Aside from the glaring class-based hypocrisy and the somewhat subtler gender biases of those supporting the “butts get jobs” theory of public higher education funding, the real motive for cutting the liberal arts is garden-variety neo-liberalism, which returned with epic fervor following the 2008 Great Recession—a recession caused, incidentally, by neo-liberal inspired deregulation of the finance industry. The neo-liberal “butts get jobs” view is meant to be market-based and business-friendly, all the while promoting the ideology—to nervous parents and debt-ridden students—that a getting a job and being a worker are the chief ends of living in a democracy and being a citizen: at least for those earning a degree in a public college or university. If you are rich, well, the fruits of democracy—freedom, happiness, and prosperity—are still there for you.  And to help maintain this class-based access to the promise of democracy, we certainly don’t need a rising generation of the poor or middle class who can think critically and ask: Who is this government for? Who is it serving?

Perhaps the tide is turning. A recent article in that organ of all things business, The Wall Street Journal, has this surprising title: “Good New Liberal-Arts Majors: Your Peers Probably Won’t Outearn You Forever.” The article profiles Andy Anderegg, an English major with an MFA (Oh My God, the fine arts!!!) from the University of Kansas, whose first job at Groupon paid her $33,000. Four years later she had become a managing editor at the same company for over $100,000. She has since moved on to a new job at Soda Media, an executive editor position paying more than she made at Groupon. Ms. Anderegg’s story follows a plot-line that’s becoming much more familiar: first-time jobs may pay little for liberal arts grads, but young people with these degrees are able to leverage their creativity and critical thinking into high pay and rewarding jobs. Here’s the Journal on this trend: “Once people reach the peak earnings ages of 56 to 60, liberal arts majors are earning an average of $66,185 the [Association of American Colleges & Universities] found. That’s about 3% ahead of the earnings pace for people with degrees in vocational fields such as nursing and accounting.” It turns out that businesses want people with liberal arts training. The Journal points out that among the traits on an applicant’s CV, businesses ranked technical skills in 10th place, while four of the top five traits were those furnished by a liberal arts education: teamwork, clear writing, problem-solving aptitude, and strong oral communication skills. Just as interesting is data about ultra-high earners: the Brookings Institution’s Hamilton Project found that philosophy and history majors outpaced computer science earners: ($3.46 million and $3.75 versus $3.2 million lifetime earning respectively).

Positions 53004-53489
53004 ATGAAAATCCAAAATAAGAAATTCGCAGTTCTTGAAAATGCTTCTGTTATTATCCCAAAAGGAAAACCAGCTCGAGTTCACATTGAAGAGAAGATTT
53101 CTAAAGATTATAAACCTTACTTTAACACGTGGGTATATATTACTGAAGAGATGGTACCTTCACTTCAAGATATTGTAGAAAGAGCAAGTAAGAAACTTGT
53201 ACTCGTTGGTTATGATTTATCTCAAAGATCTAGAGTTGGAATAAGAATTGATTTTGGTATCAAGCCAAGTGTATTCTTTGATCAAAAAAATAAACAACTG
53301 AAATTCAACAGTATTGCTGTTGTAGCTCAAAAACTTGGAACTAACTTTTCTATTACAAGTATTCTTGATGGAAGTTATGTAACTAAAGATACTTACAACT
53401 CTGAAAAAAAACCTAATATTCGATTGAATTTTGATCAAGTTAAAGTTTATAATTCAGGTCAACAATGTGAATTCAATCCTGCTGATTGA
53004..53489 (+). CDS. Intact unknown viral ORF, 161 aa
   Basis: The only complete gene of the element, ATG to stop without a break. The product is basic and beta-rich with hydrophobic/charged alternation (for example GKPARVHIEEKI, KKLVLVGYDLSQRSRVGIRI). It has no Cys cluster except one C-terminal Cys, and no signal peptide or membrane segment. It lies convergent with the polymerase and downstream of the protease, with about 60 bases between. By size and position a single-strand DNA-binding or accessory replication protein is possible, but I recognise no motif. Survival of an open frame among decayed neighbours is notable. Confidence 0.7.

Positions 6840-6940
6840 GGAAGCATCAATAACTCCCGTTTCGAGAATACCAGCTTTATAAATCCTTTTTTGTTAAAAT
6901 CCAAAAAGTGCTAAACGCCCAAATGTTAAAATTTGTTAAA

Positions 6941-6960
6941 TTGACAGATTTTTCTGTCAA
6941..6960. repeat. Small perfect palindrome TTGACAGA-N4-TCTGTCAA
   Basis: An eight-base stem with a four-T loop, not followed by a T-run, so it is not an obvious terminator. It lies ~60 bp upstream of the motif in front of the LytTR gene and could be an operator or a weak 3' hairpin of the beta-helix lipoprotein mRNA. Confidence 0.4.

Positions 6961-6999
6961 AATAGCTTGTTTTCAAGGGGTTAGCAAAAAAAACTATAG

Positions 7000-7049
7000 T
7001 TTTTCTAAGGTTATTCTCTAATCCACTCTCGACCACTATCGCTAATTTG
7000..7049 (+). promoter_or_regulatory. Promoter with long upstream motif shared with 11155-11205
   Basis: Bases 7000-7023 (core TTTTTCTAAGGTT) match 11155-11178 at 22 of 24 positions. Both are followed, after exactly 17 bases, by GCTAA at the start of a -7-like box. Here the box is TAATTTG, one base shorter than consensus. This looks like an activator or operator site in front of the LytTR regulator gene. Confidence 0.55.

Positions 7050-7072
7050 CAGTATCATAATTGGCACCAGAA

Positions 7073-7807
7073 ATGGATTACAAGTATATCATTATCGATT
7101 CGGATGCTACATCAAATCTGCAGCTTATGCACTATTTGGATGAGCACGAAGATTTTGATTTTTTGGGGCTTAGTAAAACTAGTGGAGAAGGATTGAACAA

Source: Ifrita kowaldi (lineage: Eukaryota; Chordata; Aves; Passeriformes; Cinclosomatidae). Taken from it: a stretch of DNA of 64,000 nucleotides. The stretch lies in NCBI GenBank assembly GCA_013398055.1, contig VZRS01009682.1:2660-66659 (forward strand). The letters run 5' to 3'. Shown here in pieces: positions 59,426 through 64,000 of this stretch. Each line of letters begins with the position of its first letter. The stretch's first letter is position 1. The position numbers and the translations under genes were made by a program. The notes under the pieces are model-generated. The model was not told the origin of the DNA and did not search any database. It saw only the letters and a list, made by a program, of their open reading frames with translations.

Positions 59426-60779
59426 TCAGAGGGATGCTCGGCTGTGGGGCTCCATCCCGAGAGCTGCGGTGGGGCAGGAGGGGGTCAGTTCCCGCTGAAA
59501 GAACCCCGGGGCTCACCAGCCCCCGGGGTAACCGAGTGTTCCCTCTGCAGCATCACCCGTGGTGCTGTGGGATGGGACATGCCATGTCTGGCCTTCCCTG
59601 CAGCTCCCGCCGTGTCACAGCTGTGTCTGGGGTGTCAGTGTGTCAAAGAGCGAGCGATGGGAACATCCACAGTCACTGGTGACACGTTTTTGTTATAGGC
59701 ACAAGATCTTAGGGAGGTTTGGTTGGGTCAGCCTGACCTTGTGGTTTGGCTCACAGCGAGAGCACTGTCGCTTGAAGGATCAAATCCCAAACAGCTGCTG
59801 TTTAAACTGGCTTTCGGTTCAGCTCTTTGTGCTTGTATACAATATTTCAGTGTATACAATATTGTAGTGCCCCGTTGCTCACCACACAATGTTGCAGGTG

One lesson: if you base higher education funding on statistics for the first job out of college, you are depriving publicly educated college students of a shot at prosperity. You degrade the dreams of millions of students. Another lesson: You demean and discredit democracy itself.

Tim Strode, PhD NCC/AAUP Executive Committee